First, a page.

@Carryboy: The best time to build/upgrade a PC is when your current PC isn't doing it anymore. Old parts aren't made worthless just because newer, better ones are released into the market, so only you can decide when it's the right time.

If you buy something and a part comes out a month later that's 10% or 20% better, resist the urge to put the gun to your head. It'll be ok, trust me. You'll make it through.

#19 Posted by quinistheman (150 posts) -

I was looking for the answer to this same question. Thanks OP and everyone who answered. Now I just need to figure out what would be a reasonable low end machine. It seems like I'd be $700 for an adequate starter gaming PC. Is that a good enough level to play current games at current-gen console levels and still be upgradable in the future?

#20 Posted by mellotronrules (1172 posts) -

upgrade whenever you need to. pc upgrades are so incremental by their very nature that it really doesn't matter when you choose to build one- waiting for specific technologies (unless you have specific use case for that specific technology) will enable you to put off building forever. and price fluctuations are a bummer, but you'll never get entirely hosed (natural disasters notwithstanding). but that's life, i suppose.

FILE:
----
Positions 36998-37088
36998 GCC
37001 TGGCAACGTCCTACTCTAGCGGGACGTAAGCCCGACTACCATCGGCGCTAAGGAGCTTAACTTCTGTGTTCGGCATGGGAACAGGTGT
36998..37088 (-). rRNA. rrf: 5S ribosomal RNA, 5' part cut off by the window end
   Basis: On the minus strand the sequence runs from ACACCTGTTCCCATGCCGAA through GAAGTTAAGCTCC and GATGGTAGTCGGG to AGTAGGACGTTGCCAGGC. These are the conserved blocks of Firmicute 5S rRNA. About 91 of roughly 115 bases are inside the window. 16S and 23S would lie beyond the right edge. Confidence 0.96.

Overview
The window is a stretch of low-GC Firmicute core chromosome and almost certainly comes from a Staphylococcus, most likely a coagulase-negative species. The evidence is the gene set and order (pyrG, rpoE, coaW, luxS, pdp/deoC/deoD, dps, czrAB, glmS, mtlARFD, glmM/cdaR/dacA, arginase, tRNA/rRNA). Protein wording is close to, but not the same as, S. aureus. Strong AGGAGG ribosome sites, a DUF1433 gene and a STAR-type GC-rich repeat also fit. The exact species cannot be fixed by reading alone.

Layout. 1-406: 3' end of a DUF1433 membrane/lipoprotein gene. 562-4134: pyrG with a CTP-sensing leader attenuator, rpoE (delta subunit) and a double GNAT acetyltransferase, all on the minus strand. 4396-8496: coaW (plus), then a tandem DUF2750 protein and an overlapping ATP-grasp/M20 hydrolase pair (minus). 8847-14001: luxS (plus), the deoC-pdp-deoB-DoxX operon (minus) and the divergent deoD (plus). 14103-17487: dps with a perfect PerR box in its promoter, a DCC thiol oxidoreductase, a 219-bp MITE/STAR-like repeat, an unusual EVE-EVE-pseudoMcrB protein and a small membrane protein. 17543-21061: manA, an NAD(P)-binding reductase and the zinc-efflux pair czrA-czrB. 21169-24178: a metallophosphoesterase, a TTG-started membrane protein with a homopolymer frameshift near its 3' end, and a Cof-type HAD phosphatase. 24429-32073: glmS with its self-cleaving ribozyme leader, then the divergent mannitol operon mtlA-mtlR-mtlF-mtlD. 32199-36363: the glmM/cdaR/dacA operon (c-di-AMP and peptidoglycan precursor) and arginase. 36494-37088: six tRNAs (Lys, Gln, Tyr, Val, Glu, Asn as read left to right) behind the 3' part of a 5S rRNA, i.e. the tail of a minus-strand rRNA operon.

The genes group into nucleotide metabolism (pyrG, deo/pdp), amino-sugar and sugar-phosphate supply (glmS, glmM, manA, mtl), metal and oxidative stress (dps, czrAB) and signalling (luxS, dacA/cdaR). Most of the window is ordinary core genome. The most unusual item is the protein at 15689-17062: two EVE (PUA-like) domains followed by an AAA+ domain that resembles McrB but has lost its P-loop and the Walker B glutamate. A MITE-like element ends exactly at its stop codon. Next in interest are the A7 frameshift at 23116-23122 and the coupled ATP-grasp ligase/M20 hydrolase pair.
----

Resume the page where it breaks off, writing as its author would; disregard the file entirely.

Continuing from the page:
tl;dr- if you have the money, and the desire- just pull the trigger and start pc gaming!

#21 Posted by Snail (8584 posts) -

@quinistheman said:

I was looking for the answer to this same question. Thanks OP and everyone who answered. Now I just need to figure out what would be a reasonable low end machine. It seems like I'd be $700 for an adequate starter gaming PC. Is that a good enough level to play current games at current-gen console levels and still be upgradable in the future?

At current gen console levels? Sure. Easily. Like, yes, absolutely. People have already posted very decent builds on these forums that are about 100$-200$ more than that. Seriously, you can have a computer that can run everything out there on PC just fine by less than 1000$. At 700$ won't be all that awesome, but it'll be a major upgrade from consoles.

#22 Posted by Levio (1784 posts) -

Just do it, current hardware isn't going to be weak anytime soon and prices aren't going to come down anytime soon. You'll be able to get better hardware at the same price by waiting of course, but you'd have to wait many months for that to occur, and games probably won't look any better, you'd just be more future-proof.

#23 Posted by djou (860 posts) -

If you want some help getting a sub $700 PC check out this GAF forum.

http://www.neogaf.com/forum/showthread.php?t=455869

I found it very helpful in bring my specs to within budget. They outline a range of options from a ~$435 rig to over ~$1200. If your budget conscious be prepared to bargain hunt over time. It may take many months to find a deal on a specific piece of hardware. From my experience assembling parts, the prices for GPUs, SSD, HDD seem fluctuate up to $50 with some bundles offering games with purchase.